I pull out my old AI notes; skim through them; contemplate the differences between StreamSage (all this real-world applications; statistical language techniques; multiple components trying to jive all together -- weak AI, so far) and the clean beauty of academia (pruning algorithms in a minimax search; philosophical questions of consciousness).

And just as my head is swollen with ivory-towerness, walking down the hallway to put the wash in the dryer, I catch a whiff of the Tassajara bread, my first loaf of this recipe, that I'm baking in the oven. Immediate comforting mmm sensation; flashbacks to the breadmaker Mom adapted her mother-in-law's nisua recipe to -- and a second of thought later, I realize it's the archetypal quale. Bread baking. I have it in my notes from the last day of class as "Hard problems -- how do physical processes in the brain give rise to subjective experience?". Ha. I'm looking forward to this Swattie book group -- Consciousness and the Novel, the theme is.

Now if you'll excuse me, I'm going to go have a subjective human experience and break into this fresh bread.

Sun Oct 26 14:26:04 EST 2003

Admittedly, Greg was very drunk last night. He was the only one who kept opening bottles after we took two cabs back from Jaleo to Wayne's place in Maryland, braving the Chinese fire shit, breaking into a halbtrocken riesling, his mouth working at cross purposes consuming alcohol and dispensing wisdom. I only kept up with the six guys over dinner and postprandials because of my water intake. And Greg was the wrecked-est this morning when we all opened our eyes around 9:30, which was 10:30 EDT but I'd set all the clocks an hour back in a drunken fit of industriousness last night. He moaned a lot and launched himself into the task of making biscuits, his long hair flying as he flailed at the dough. Wayne handed him a rolling pin (the French baton kind) and a recipe and got out of his way.

So yes, he was drunk at the time. But that doesn't mean I think he wasn't lucid when he commented this weekend that I look the most -- how did he put it? -- relaxed, happy, that he's ever seen me. Not that he's ever seen me much in the past -- I only met him a year ago, almost to the day -- when he came down from New York accompanying Fanjul, and they blasted L'Amour à Trois and peeled out of the Palmer driveway and climbed my walls and shouted a lot. They brought me a coffee table.

Perhaps my looking healthier and happier (that is, if Greg wasn't utterly full of shit) is a factor of having graduated, being out of the crazy intense scholastic environment of the past four years. It's true -- no matter how good Swat was for me in so many ways, the one thing it's not was healthy ... so I recalled, sitting by Emily's side in the emergency room all Thursday, as her body failed to deal with residual manifestations of protracted stress. She's fine, but it still amazes me that her B.A. not only got her a great job but an ambulance ride.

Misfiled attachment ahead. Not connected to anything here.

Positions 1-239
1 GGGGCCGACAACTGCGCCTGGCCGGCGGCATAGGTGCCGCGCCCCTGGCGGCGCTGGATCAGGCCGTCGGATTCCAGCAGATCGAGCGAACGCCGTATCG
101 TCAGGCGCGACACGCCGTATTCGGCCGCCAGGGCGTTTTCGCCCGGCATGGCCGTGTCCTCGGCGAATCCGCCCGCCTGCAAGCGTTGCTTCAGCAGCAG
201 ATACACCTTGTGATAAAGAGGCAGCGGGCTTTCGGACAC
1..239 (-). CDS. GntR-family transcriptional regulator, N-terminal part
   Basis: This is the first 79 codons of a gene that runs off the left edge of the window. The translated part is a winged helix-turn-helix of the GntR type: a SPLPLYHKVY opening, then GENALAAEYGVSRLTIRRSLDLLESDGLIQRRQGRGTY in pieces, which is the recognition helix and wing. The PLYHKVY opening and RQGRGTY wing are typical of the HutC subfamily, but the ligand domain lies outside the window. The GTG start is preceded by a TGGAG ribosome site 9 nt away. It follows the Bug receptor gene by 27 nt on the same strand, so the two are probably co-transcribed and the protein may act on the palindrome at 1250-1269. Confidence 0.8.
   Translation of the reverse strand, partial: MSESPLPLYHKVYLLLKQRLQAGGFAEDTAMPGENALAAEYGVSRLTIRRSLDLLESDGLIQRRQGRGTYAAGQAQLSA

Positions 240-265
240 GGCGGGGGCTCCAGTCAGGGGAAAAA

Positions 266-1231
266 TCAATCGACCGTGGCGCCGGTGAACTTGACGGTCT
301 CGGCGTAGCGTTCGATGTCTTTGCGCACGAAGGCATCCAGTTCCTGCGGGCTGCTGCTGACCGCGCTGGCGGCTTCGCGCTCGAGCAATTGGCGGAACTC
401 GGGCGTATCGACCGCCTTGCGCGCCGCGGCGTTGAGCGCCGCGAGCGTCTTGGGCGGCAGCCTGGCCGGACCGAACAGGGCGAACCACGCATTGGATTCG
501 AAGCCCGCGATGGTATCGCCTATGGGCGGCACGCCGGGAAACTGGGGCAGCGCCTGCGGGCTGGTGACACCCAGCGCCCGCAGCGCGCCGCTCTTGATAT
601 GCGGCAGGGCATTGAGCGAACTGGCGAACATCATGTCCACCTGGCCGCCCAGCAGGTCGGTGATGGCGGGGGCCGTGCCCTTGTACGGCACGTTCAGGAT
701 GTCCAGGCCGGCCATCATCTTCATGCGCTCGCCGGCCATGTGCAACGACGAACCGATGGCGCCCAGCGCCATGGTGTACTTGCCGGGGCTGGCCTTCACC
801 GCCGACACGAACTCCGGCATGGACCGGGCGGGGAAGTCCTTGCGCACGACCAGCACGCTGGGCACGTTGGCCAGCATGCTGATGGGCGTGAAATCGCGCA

All six Dudes converged on DC this weekend, reunited for the first time in who knows how long, and definitely the first time I've seen them all together. Claire even got to meet them briefly -- between a two-hour brunch chez Au Pied du Cochon, a stint at the Air & Space museum, and before a much-lubricated and fantastically Catalunian dinner at Jaleo, all eight of us (including me and Xanthi -- Xanthi! so many swatties in the area!) trooped into my apartment where my fantastic barista roommate had all six scopa demitasse cups lined up and Papa Moka, the pater familias of the coffee clan on our purple shelf, fired up and pouring espresso. Shots all around and water to dispell the afternoon's dehydration; kahlua -- and then our table was ready at Jaleo.

  • sangria
  • cava
  • silver tequila
  • something amazing, smooth, and full, at least half tempranillo
  • rioja
  • amontillado
  • amaretto

... and that was just at dinner. And I'm sure I forgot something. Chris took charge of the sommeliering; tapas came and went (pan con tomate y manchego reminding me of my five or so days in Barcelona my junior year) ... these dudes know how to eat, know how to drink, know how to live. And I kept up -- mostly because for every round of drinks, I drank a round of water by myself. Secret weapon. Fanjul fed me meat; Chuck was appalled at my vegetarian lapses and ate amazing paella.

Wed Oct 29 15:39:58 EST 2003

I've been doing the Crossword again. Capital-C as in the Will Shortz, New York Times puzzle, increasing in difficulty during the week, from Monday to Impossible. This started in the spring of 2002, when the Barn 3S got the paper, and continued into senior year over early-morning Lady Grey. But this week I can't seem to even finish Tuesday, let alone Wednesday. I bet I'm just out of practice.

The company is moving to office space -- between I & K on 16th, I hear, though I haven't seen it yet -- in two and a half weeks. Initially, I didn't like the plan at all -- I like this house; I like riding to work (though I was too lazy to motivate myself for it this morning). I like the irregular sunflower yellow room in which I have my computer set up (now a desktop, and a new LCD); I like the kitchen and ease of lunch; I like borrowing Joanne's slippers when my feet get cold.

But thinking about it more, it will be a good change. For one, it's downtown in the business district. Not only do Claire, Jaime, Joanne, and everybody work down in that area, not to mention the preponderance of restaurants and cafés catering to the lunch-hour crowd, but it's a shorter commute by half, and along non-hilly terrain. These days it's been hard to get my ass not only out of bed, but to work -- I'm still biking, but it's started to get cold.